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    Mr. Dawson may be contacted at mdawson@fisherphillips.com

    Hunton’s Geoffrey Fehling Confirmed to DC Bar Foundation’s Young Lawyers Network Leadership Council

    December 30, 2019 —
    Congratulations to Hunton Andrews Kurth LLP insurance recovery lawyer, Geoffrey Fehling, on his confirmation by the DC Bar Foundation’s Board of Directors to the organization’s Young Lawyers Network Leadership Council. As the leading funder of civil legal aid in the District of Columbia, DCBF awards grants to the District’s legal services organizations that provide free civil legal services to low-income and underserved people in the District. Since its inception, DCBF has awarded more than $80 million in grants. Read the court decision
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    Reprinted courtesy of Michael S. Levine, Hunton Andrews Kurth
    Mr. Levine may be contacted at mlevine@HuntonAK.com

    Smart Contracts Poised to Impact the Future of Construction

    November 12, 2019 —
    In August 2018, the State of Ohio passed legislation making it easier for businesses in Ohio, including the construction industry, to use blockchain technology in business transactions, which can result in significant savings and increased efficiency if used correctly. Specifically, Senate Bill 220 amends the Uniform Electronic Transactions Act (Ohio Rev. Code. 1306.01, et seq.) and ensures that records (or signatures) secured through blockchain are legally binding. With the enactment of this bill, Ohio has joined several other states to allow their businesses to take advantage of this budding technology. While the implications of this enactment are widespread, the use of “smart contracts” utilizing blockchain technology is particularly helpful in the construction industry to streamline certain processes and increase efficiency. What is Blockchain? While blockchain technology is most commonly associated with cryptocurrency (e.g., Bitcoin), the technology has far greater applications as it can be used to “eliminate the middle-man” in a variety of transactions across a broad spectrum of industries. At its core, blockchain is a decentralized ledger that allows transacting parties to interact directly (i.e., peer-to-peer) in a secure manner. Essentially, the blockchain “ledger” is where users record transactions. These transactions are then verified, viewed, and shared with others in the network. The information is stored across a peer network and allows for approved users to view the data simultaneously. It is often analogized to using GoogleDocs, where multiple people can access and edit the same document simultaneously. While that is an easy comparison, blockchain itself is a bit more complex. Reprinted courtesy of Frederick D. Cruz & Seth Wamelink, Construction Executive, a publication of Associated Builders and Contractors. All rights reserved. Mr. Cruz may be contacted at frederick.cruz@tuckerellis.com Mr. Wamelink may be contacted at seth.wamelink@tuckerellis.com Read the court decision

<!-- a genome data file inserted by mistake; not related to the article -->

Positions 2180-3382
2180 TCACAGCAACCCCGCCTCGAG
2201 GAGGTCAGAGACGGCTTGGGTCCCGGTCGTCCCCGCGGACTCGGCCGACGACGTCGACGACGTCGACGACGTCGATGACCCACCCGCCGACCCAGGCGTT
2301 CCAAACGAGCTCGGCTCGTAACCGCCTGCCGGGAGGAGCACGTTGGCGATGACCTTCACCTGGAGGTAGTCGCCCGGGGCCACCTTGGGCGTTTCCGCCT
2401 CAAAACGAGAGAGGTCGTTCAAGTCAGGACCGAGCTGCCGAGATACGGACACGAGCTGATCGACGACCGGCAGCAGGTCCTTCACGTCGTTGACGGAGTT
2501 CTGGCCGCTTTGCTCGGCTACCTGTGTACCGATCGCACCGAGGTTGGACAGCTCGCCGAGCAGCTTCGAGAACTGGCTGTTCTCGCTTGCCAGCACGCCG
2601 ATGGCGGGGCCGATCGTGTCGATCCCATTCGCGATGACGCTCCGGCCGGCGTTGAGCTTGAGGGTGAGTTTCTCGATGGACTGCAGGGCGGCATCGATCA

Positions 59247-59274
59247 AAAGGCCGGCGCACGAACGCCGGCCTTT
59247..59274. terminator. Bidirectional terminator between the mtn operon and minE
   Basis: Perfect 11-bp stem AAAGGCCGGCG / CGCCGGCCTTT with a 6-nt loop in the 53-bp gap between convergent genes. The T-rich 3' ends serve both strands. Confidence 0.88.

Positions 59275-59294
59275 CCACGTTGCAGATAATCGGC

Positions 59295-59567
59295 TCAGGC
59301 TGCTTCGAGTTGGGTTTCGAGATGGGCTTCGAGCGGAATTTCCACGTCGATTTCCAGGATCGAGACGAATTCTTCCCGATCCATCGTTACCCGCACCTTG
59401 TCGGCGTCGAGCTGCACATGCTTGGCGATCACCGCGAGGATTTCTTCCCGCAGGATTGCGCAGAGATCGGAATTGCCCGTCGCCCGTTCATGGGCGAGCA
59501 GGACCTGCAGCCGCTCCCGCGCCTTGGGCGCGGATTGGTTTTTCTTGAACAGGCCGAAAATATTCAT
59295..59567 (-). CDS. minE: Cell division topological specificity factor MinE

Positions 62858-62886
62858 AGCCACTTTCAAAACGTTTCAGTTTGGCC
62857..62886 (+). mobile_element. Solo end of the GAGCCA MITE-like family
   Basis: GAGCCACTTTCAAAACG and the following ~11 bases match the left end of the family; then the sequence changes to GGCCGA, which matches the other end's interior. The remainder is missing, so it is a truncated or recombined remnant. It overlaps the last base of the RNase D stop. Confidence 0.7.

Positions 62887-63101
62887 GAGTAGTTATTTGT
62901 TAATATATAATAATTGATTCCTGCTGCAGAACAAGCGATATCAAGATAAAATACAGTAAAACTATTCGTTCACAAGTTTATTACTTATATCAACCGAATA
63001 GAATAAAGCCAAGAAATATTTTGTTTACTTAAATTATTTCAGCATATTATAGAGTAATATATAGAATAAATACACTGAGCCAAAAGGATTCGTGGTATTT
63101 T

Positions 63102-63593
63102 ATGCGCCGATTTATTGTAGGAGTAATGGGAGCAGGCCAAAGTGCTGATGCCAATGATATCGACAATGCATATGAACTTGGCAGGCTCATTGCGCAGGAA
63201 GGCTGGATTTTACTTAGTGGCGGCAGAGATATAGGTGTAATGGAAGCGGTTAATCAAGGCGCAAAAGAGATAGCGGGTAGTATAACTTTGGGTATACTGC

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    Standard of Care

    December 16, 2019 —